- Take tons of photos. You don't need to be a great photographer, but oftentimes, you can see faults more clearly in photos than you can in real life. While photos can be deceiving, they can also be a tool in your arsenal. One thing I did when I was starting out is made a folder on my laptop with every photo I ever took of my rabbits. Each rabbit had its own folder, which was placed in a 'Sold' folder when they left the barn. By photographing my rabbits frequently from a young age, I was able to carefully document not only how that individual rabbit developed, but how my lines tended to develop as a whole. I was able to observe trends, find what certain rabbits tended to produce, whether certain faults in certain lines tended to correct with age, whether those faults tended to be exacerbated with age, and whether I made 'good' choices in my keeping/selling decision in hindsight. I actually still do this to this day! There is always more you can learn about your herd.
- Enter shows! Even if you place bottom of the class, there is always something you can learn. While not every judge is going to be an expert on Hollands, try and observe any trends in their evaluations of your stock. More importantly, chat with your fellow Holland Lop breeders and get their opinions on your stock. Ask questions and see what you can improve.
- Be an active member of the community. Volunteer at shows, help run rabbits to the table, write for the judge, and do what you can to help within the realms of feasibility as a new breeder. You don't need to help with everything right off the bat, but when there is an opportunity to help, try and step up!
- Unlock your inner artist and draw! Grab a pencil and paper, set aside twenty minutes, and draw a picture of what specifically you think an ideal example of a Holland Lop would look like. Go back to your Standard of Perfection and see what you could improve. Even if you are 'artistically challenged', you can still benefit from this form of learning.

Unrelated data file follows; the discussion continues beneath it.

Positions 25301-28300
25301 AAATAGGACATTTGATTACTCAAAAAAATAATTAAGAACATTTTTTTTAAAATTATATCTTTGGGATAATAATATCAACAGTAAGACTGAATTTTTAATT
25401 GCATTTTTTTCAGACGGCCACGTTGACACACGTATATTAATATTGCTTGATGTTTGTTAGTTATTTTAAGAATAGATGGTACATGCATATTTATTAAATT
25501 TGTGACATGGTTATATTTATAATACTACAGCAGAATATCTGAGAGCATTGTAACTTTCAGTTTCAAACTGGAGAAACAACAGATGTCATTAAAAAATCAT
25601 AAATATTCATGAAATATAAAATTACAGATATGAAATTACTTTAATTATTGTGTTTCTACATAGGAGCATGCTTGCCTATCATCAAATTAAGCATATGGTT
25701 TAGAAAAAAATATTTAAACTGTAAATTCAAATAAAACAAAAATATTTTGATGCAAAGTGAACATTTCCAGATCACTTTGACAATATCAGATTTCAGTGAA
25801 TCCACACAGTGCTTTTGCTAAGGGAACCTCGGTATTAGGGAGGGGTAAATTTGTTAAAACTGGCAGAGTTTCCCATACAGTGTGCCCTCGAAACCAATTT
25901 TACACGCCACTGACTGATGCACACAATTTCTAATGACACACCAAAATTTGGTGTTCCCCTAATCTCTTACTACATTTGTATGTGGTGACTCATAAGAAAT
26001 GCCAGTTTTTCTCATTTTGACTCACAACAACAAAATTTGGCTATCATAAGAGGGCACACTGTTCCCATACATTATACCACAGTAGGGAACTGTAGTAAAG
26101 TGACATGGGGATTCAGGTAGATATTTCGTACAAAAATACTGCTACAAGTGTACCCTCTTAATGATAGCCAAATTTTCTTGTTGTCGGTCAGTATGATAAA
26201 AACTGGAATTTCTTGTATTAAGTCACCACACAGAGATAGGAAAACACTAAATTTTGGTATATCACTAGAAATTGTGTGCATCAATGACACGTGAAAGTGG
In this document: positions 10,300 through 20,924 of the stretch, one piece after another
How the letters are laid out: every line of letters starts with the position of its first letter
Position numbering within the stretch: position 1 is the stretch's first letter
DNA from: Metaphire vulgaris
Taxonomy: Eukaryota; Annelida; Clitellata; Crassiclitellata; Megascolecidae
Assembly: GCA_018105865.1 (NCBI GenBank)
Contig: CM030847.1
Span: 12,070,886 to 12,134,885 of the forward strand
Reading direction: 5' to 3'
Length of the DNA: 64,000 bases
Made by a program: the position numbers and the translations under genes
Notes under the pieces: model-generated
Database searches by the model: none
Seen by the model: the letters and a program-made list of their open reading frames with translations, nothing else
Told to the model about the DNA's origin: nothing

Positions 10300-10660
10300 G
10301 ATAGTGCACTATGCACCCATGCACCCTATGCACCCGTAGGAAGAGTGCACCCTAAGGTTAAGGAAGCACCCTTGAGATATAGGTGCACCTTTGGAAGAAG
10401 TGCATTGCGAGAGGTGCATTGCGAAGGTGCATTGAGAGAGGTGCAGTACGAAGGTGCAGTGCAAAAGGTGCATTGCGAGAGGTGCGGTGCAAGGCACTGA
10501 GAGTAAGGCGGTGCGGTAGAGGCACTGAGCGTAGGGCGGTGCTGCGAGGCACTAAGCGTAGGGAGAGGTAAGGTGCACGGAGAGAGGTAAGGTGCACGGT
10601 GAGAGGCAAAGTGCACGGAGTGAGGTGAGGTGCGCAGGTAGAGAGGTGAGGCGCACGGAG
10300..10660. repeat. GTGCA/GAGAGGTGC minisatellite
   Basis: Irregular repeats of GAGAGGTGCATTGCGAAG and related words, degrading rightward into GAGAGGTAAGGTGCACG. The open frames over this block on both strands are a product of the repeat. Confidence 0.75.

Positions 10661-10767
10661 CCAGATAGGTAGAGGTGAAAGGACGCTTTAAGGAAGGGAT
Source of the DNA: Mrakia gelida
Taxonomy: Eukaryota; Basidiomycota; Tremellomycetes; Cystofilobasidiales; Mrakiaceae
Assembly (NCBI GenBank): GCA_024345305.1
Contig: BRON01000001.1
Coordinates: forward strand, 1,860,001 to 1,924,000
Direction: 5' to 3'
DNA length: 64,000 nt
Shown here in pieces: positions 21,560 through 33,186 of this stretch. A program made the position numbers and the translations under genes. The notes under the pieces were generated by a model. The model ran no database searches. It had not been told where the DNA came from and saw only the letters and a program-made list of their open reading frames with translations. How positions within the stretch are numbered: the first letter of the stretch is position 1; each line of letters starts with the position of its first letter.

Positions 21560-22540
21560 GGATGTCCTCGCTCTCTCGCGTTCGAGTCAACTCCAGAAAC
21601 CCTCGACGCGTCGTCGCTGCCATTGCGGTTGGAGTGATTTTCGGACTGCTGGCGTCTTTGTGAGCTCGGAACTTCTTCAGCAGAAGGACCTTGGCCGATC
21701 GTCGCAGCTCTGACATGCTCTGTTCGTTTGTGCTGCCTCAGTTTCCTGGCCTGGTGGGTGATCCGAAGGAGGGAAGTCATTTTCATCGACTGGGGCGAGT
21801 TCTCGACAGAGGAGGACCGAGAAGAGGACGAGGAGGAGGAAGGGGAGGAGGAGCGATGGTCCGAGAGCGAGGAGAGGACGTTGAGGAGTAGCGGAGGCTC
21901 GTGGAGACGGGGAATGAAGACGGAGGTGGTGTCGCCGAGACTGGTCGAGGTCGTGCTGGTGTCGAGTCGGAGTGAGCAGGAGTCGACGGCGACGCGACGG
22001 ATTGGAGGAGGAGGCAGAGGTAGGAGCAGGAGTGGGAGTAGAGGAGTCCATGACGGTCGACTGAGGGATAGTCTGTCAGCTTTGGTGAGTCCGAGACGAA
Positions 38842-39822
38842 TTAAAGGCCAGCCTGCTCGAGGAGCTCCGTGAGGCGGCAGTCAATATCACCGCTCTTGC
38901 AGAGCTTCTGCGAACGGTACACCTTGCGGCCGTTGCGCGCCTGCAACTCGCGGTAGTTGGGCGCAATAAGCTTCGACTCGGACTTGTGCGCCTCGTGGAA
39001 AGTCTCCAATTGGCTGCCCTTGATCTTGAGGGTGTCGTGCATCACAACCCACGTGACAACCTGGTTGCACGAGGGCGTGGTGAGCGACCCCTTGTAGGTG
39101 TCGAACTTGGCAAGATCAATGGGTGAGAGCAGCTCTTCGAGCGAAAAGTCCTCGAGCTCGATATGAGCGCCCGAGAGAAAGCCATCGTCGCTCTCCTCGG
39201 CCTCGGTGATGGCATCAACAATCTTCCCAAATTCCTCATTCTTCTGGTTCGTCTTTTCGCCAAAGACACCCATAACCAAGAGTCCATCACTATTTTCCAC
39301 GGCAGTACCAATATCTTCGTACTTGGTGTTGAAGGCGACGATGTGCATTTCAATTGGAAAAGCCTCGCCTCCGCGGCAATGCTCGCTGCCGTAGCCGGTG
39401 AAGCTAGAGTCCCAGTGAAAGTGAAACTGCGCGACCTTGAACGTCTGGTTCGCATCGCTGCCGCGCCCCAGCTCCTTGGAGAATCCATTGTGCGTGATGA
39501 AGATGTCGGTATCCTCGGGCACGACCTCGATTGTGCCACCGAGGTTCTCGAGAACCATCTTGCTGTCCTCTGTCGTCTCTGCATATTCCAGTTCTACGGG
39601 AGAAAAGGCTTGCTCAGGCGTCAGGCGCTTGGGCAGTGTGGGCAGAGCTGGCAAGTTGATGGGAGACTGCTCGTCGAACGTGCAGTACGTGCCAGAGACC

- Find a mentor. Not only can a mentor help improve your knowledge of the breed, but they can also often help you with hands-on evaluations and answer your questions about rabbit care, nutrition, health, and shows. Keep in mind that a mentor is not something you are 'entitled' to - it occurs organically, just like a friendship! Remember those local breeders you talked to at a show before you got your foundation stock? Perhaps they would be willing to help you! Mentorship doesn't have to be 'official' - it can just be someone you chat with when you need help. Another great resource would be the person from whom you purchased foundation stock. These are just a few options, and if you don't get a mentor right off the bat, that's okay too! It will happen with time.
- Most importantly: Be teachable. This is the absolute best way to become successful, not only in Holland Lops, but also in life. Be open to criticism. Constantly question what you think you know. Be open to changing your mind when presented with better information. Be open to nuanced conversations, and be prepared for situations in which there is no right or wrong. Understand what you don't know.
- Have so much fun! Holland Lops are such a delightful breed, and you owe it to yourself to have the best possible time raising them. Good luck in your Holland journey, and I look forward to seeing you at the show tables in the future!